The Government Accountability Project's 40th Anniversary Gala

Thursday, November 15 2018, 6:00 PM - 9:00 PM [EST]

1500 New Hampshire Ave NW, Washington, District of Columbia, 20036, United States


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Event Information

Thursday, November 15 2018, 6:00 PM - 9:00 PM [EST]

About the Event

The Government Accountability Project is hosting a 40th Anniversary Gala to celebrate forty years of whistleblower protection, advocacy, and truth-telling. The evening will feature speakers who have stood up for the truth in the face of overwhelming obstacles, including Dr. Scott AllenRichard Bowen, Jon ObergRobert Shetterly, and more to be announced in the coming weeks!

Join us for cocktails and hors d’oeuvres beginning at 6 pm, and dinner in the Dupont Ballroom at 7 pm. 

For every one of the last forty years, the C.S. Fund has been there for the Government Accountability Project and all the whistleblowers whom we represent. The Fund is so committed to this democratic, accountability, and anti-corruption cause, it has agreed to match dollar for dollar every ticket purchased for our 40th anniversary gala event and every donation that is made by those regretfully unable to attend up to $60,000. 

Event Location

About the Organizer

The Government Accountability Project was created in 1977 in response to several whistleblowers who came to the Institute for Policy Studies about White House, FBI, and Pentagon scandals. Since that time, the Government Accountability Project has assisted over 8,000 whistleblowers and serves as a lifeline to employees of conscience, helping them release critical information that serves the public interest.


Event Speakers

Richard Bowen

Richard Bowen was a business chief underwriter at Citigroup who discovered that billions of dollars of defective mortgages were being sold to investors. He warned the board of directors and requested an outside investigation, and was placed on administrative leave. He provided evidence to the SEC three months before the bank bailouts and gave testimony before the Financial Crisis Inquiry Commission, where he witnessed coordinated efforts to hide key parts of his testimony from the public.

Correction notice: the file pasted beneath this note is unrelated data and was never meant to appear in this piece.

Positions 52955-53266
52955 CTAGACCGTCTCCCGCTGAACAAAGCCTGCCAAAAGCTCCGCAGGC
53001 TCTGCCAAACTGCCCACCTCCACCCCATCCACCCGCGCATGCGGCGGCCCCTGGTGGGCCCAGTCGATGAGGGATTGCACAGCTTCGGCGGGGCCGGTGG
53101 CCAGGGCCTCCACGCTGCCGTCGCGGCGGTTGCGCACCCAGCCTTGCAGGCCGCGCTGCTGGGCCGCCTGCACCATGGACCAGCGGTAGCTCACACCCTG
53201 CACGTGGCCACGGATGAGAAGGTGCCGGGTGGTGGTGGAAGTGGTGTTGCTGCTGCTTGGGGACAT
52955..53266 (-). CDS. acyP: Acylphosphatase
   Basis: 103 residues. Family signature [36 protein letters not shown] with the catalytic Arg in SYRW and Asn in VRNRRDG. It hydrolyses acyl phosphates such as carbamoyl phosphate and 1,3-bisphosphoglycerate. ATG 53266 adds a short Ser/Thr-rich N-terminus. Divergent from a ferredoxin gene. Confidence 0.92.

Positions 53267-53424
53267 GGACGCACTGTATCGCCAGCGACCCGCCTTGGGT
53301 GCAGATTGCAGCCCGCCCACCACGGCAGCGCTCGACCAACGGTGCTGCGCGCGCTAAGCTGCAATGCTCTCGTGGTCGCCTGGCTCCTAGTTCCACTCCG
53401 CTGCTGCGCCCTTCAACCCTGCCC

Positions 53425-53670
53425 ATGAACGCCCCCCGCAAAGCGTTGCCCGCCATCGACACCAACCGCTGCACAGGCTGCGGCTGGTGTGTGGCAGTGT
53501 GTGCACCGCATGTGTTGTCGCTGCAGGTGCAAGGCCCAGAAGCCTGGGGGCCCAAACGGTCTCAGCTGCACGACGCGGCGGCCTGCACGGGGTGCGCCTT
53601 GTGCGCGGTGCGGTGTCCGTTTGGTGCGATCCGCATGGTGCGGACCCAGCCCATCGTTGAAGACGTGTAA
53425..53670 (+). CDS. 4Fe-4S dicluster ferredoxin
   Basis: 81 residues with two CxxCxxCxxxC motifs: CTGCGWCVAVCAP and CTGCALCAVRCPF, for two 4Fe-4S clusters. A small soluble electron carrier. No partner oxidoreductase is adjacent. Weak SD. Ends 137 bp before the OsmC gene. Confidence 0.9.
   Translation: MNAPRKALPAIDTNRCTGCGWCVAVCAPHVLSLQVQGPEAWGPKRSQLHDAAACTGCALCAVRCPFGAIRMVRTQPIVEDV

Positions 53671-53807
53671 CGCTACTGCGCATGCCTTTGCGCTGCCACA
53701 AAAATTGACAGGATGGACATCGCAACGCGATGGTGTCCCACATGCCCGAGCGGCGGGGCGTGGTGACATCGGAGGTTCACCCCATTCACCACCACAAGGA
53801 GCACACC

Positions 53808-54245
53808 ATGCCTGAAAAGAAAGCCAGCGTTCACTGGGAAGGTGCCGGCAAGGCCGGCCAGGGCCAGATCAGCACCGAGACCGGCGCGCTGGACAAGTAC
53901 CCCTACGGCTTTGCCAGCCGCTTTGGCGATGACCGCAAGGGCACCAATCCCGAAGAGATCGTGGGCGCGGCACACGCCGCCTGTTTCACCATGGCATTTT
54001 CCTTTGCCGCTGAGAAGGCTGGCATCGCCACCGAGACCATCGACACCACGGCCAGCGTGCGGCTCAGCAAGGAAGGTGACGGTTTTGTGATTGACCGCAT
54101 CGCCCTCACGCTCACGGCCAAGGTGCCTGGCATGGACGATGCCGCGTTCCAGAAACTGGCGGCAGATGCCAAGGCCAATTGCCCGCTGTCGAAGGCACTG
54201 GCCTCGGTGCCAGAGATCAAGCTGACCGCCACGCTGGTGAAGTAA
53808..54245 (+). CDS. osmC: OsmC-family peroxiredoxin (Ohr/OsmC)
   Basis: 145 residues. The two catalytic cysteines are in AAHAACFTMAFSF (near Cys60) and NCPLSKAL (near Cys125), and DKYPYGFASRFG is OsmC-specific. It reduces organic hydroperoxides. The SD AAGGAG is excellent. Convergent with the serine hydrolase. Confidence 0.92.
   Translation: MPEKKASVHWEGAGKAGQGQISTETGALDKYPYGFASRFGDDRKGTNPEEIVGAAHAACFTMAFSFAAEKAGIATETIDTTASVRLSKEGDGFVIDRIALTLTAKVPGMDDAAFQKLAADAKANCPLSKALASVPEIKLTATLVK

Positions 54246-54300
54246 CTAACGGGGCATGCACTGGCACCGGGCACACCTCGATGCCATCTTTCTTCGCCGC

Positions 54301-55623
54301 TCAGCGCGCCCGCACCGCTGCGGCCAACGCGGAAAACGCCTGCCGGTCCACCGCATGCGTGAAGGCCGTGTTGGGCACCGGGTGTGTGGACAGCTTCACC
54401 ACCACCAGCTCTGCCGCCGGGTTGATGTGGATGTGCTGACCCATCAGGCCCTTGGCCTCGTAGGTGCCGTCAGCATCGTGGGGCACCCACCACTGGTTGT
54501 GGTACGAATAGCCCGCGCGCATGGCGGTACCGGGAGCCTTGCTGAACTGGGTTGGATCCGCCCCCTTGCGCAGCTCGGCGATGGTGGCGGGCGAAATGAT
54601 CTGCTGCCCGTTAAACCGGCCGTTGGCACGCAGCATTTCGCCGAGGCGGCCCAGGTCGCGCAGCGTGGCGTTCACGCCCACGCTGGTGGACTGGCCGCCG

Dr. Jon Oberg

While working at the Dept. of Education, Dr. Jon Oberg discovered illegal payments of federal tax dollars to student loan lenders. On his own time, he researched the payments and reported them to Congress, saving billions of dollars. He brought 11 False Claims Act lawsuits against lending institutions for defrauding the government and students. As the Department of Justice said, "Whistleblowers like Dr. Oberg are critical to our efforts to recover taxpayer money lost to waste, fraud, and abuse."

Dr. Scott Allen

In July 2018, Dr. Scott Allen blew the whistle on the government’s child detention practices. Through his disclosure, he sought to prevent the ongoing risk of harm to children and families posed by the Trump administration’s implementation of its “zero-tolerance” immigration policy at the U.S. southern border. He and his colleague Dr. Pamela McPherson presented written testimony to the Senate, putting Congress on notice that policies that expand family detention will cause foreseeable harm.

Danielle Brian
Executive Director of the Project on Government Oversight (POGO)

POGO is a nonpartisan independent government watchdog whose investigations into corruption, misconduct, and conflicts of interest achieve a more effective, accountable, and ethical government. POGO’s investigative work under Danielle Brian's stewardship has received journalism awards such as the Sigma Delta Chi award, the Robert D.G. Lewis Watchdog Journalism Award, and the Dateline Award. She is a member of the Freedom of Information Act Hall of Fame and received the Smith College Medal.

Robert Shetterly
Artist and Activist

Robert Shetterly has been painting the series of portraits Americans Who Tell the Truth for nearly 17 years. The portraits have given Shetterly an opportunity to speak with children and adults all over this country about the necessity of dissent in a democracy, the obligations of citizenship, sustainability, US history, and how democracy cannot function if politicians don’t tell the truth, if the media don’t report it, and if the people don’t demand it.

Mona Hanna-Attisha is founder and director of the Michigan State University and Hurley Children’s Hospital Pediatric Public Health Initiative, an innovative public health program in Flint, Michigan. A pediatrician, scientist, and activist, Dr. Hanna-Attisha has testified before the United States Congress, awarded the Freedom of Expression Courage Award by PEN America, and named one of Time magazine’s 100 Most Influential People in the World for her role in uncovering the Flint Water Crisis.